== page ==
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Latent Effect of Passive Static Stretching on Driver Clubhead Speed, Distance, Accuracy, and Consistent Ball Contact in Young Male Competitive Golfers

Gergley, Jeffrey C

Journal of Strength & Conditioning Research: December 2010 - Volume 24 - Issue 12 - pp 3326-3333
doi: 10.1519/JSC.0b013e3181e725e4
Original Research
Press Release

Gergley, JC. Latent effect of passive static stretching on driver clubhead speed, distance, accuracy, and consistent ball contact in young male competitive golfers. J Strength Cond Res 24(12): 3326-3333, 2010-This investigation was conducted to determine the effect of 2 different warm-up treatments over time on driver clubhead speed, distance, accuracy, and consistent ball contact in young male competitive golfers. Two supervised warm-up treatments, an active dynamic warm-up with golf clubs (AD) and a 20-minute total body passive static stretching routine plus an identical AD warm-up (PSS), were applied before each performance testing session using a counterbalanced design on nonconsecutive days. Immediately after the AD treatment, subjects were instructed to hit 3 full swing golf shots with their driver with 1-minute rest between trials. Immediately after the PSS treatment, subjects were instructed to hit 3 full-swing golf shots with their driver at t0 and thereafter at t15, t30, t45, and t60 minutes with 1-minute rest between swing trials to determine any latent effects of PSS on golf driver performance measures. Results of paired t-tests revealed significant (p < 0.05) decreases in clubhead speed at t0 (−4.92%), t15 (−2.59%), and t30 (−2.19%) but not at t45 (−0.95) or t60 (−0.99). Significant differences were also observed in distance at t0 (−7.26%), t15 (−5.19%), t30 (−5.47%), t45 (−3.30%), and t60 (−3.53%). Accuracy was significantly impaired at t0 (61.99%), t15 (58.78%), t30 (59.46%), and t45 (61.32%) but not at t60 (36.82%). Finally, consistent ball contact was significantly reduced at t0 (−31.29%), t15 (−31.29%), t30 (−23.56%), t45 (−27.49%), and t60 (−15.70%). Plausible explanations for observed performance decrements include a more compliant muscle-tendon unit (MTU) and an altered neurological state because of the PSS treatment. Further, the findings of this study provide evidence supporting the theory that the mechanical properties of the MTU may recover at a faster rate than any associated neurological changes. The results of this inquiry strongly suggest that a total-body passive static stretching routine should be avoided before practice or competition in favor of a gradual AD. Athletes with poor mechanics because of lack of flexibility should perform these exercises after a conditioning session, practice, or competition.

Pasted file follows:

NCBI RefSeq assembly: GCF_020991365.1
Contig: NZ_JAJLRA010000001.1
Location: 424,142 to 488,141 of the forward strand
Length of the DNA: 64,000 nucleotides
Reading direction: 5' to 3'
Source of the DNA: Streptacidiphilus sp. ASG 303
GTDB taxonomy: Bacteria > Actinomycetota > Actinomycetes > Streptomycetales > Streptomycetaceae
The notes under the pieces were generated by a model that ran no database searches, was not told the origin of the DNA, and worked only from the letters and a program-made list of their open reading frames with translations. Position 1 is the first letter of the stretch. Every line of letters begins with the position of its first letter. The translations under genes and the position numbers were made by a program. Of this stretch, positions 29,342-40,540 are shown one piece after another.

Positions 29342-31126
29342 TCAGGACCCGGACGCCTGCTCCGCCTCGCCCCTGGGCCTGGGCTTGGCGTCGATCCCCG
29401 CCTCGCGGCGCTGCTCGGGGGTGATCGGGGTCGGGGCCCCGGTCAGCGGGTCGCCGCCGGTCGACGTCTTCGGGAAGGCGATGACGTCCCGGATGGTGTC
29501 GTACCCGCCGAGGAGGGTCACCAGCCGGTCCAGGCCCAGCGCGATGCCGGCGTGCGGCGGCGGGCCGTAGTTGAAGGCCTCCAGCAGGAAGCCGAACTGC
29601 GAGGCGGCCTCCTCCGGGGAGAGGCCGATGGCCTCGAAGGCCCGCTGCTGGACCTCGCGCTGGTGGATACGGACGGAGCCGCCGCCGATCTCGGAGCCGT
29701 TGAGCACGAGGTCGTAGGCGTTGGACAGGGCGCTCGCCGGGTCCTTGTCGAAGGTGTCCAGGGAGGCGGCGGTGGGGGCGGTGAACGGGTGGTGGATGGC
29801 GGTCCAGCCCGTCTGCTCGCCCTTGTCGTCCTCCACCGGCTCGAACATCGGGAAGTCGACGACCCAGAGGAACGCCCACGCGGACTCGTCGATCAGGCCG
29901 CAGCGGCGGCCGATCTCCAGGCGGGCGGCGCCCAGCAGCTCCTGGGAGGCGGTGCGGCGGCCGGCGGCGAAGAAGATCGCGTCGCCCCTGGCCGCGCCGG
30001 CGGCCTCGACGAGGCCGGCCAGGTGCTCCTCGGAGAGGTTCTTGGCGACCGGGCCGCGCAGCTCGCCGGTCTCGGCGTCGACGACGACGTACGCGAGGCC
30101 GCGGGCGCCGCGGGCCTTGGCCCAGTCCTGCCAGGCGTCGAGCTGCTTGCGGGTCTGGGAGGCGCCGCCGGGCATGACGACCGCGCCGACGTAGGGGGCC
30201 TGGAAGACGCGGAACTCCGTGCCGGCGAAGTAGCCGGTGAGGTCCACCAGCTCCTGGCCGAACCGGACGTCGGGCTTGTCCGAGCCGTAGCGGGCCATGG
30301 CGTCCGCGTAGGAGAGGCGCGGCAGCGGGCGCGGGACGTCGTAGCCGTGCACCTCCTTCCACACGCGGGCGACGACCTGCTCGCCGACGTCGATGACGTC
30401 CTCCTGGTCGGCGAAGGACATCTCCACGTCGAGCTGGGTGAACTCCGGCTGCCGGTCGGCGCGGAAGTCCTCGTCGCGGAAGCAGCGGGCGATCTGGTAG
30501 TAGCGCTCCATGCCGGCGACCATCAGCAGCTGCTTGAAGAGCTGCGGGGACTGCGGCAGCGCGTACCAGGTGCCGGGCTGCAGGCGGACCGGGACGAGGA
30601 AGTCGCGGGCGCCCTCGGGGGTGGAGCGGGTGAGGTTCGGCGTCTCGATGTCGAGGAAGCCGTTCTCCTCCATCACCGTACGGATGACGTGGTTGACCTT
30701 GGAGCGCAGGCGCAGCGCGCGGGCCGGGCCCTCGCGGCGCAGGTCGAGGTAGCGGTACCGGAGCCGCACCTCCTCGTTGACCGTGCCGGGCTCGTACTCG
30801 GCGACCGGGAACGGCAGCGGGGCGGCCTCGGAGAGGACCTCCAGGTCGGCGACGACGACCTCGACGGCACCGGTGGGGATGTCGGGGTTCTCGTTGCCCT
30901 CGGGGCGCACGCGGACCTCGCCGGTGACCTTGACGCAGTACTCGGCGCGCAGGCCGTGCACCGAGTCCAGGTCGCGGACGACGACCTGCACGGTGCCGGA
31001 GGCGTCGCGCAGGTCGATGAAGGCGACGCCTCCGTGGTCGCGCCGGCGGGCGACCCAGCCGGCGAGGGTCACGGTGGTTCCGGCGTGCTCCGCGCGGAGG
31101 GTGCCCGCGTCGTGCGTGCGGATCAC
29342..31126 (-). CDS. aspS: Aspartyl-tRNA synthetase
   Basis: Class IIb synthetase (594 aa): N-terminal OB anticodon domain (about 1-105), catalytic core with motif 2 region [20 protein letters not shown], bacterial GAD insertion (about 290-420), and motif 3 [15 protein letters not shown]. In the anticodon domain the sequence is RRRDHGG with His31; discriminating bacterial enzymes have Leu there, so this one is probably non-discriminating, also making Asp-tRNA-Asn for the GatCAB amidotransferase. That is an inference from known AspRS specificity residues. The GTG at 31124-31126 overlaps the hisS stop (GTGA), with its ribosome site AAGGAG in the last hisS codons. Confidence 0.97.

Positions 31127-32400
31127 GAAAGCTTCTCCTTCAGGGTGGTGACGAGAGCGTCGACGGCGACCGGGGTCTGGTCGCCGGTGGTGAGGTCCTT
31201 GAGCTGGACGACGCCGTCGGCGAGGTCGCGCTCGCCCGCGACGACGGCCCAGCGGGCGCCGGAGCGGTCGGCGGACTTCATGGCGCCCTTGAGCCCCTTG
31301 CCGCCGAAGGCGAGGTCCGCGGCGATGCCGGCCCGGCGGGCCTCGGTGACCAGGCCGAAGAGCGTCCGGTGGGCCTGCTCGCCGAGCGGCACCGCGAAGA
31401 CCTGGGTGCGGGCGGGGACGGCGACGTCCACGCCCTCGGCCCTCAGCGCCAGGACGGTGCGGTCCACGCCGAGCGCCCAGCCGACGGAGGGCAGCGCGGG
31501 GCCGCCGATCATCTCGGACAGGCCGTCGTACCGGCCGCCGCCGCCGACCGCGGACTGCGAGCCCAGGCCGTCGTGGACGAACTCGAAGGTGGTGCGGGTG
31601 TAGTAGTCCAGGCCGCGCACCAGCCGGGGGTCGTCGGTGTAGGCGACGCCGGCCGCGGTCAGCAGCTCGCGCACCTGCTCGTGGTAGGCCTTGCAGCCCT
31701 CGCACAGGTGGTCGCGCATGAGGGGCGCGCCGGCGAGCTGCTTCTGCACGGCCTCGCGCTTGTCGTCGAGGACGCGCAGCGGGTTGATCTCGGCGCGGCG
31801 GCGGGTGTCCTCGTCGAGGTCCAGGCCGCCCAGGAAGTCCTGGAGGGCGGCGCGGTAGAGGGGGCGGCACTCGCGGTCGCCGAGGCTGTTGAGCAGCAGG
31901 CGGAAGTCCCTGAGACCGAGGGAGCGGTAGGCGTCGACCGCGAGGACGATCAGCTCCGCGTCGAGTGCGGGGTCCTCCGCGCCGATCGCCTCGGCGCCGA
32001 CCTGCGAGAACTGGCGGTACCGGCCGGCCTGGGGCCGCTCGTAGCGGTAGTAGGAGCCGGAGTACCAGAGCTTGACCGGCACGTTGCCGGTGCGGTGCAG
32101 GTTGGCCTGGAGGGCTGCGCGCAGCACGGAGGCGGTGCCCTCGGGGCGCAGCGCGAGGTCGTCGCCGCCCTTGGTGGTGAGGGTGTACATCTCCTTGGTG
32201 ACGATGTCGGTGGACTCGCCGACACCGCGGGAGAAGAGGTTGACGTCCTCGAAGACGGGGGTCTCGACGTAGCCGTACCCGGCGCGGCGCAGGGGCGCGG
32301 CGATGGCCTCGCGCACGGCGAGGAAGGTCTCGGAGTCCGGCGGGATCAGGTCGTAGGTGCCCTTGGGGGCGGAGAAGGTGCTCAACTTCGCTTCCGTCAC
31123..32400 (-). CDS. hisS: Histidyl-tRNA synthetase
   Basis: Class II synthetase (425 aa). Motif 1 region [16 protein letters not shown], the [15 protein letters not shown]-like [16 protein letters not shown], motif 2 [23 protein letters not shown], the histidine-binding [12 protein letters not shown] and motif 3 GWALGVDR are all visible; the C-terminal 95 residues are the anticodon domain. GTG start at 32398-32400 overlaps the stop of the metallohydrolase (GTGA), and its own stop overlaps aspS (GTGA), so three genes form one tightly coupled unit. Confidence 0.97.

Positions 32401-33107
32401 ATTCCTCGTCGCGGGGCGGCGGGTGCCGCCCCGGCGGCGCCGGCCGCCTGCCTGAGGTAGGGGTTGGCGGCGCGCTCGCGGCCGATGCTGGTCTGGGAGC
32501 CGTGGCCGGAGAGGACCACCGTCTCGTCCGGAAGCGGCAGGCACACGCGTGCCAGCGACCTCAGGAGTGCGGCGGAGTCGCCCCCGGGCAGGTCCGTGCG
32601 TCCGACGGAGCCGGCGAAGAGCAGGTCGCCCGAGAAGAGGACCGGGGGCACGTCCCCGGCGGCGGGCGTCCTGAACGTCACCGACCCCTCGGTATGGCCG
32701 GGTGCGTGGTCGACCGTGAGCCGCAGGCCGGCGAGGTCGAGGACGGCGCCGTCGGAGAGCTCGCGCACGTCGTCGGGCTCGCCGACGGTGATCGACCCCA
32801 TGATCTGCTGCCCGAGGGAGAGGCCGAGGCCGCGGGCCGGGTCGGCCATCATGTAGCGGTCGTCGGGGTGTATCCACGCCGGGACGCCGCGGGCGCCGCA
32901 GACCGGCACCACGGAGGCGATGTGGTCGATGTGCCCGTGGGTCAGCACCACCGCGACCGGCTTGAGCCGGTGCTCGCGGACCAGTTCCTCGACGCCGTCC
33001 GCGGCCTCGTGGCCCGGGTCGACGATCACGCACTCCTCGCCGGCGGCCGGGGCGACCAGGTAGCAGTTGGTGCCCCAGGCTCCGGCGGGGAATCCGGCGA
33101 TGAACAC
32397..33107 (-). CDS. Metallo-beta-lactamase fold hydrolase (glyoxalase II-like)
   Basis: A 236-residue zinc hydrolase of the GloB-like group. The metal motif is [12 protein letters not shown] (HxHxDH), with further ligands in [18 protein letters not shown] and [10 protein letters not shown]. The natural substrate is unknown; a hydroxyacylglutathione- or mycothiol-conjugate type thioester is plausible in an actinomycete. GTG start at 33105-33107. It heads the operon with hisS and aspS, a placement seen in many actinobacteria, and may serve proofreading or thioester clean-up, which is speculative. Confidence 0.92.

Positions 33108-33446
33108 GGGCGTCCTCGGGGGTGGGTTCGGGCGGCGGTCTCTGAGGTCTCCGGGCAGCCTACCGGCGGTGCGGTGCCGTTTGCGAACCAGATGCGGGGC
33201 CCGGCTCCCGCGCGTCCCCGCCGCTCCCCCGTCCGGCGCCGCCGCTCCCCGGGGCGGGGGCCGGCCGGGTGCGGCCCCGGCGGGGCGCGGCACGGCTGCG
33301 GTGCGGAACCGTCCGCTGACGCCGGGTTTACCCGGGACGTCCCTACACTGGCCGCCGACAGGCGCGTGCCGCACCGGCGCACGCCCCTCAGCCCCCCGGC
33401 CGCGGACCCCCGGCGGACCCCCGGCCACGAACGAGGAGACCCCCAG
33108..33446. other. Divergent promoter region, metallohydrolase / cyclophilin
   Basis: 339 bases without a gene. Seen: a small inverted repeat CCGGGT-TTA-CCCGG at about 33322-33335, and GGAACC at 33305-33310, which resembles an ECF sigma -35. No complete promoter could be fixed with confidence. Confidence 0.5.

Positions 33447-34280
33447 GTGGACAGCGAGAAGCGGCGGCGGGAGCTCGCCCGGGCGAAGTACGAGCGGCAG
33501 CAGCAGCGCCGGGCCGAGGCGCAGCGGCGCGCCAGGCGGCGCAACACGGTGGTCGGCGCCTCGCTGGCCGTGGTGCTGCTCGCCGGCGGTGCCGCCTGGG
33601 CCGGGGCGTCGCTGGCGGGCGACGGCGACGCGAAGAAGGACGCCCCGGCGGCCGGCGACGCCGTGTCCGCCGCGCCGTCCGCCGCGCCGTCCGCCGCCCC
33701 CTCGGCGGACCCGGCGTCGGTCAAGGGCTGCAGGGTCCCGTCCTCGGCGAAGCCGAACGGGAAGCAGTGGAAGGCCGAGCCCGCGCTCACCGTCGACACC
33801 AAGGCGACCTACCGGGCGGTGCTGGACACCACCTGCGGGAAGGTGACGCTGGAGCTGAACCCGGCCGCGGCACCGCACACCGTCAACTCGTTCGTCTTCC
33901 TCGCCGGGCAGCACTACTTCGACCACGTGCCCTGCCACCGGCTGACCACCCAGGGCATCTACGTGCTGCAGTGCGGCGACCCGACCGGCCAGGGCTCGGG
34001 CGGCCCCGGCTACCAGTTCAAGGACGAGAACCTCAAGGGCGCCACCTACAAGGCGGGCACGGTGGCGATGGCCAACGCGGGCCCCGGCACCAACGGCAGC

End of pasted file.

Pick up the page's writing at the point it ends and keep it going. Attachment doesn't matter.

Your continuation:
Human Performance Laboratory, Department of Kinesiology and Health Science, Stephen F. Austin State University, Nacogdoches, Texas

Address correspondence to Jeffrey C. Gergley,

© 2010 National Strength and Conditioning Association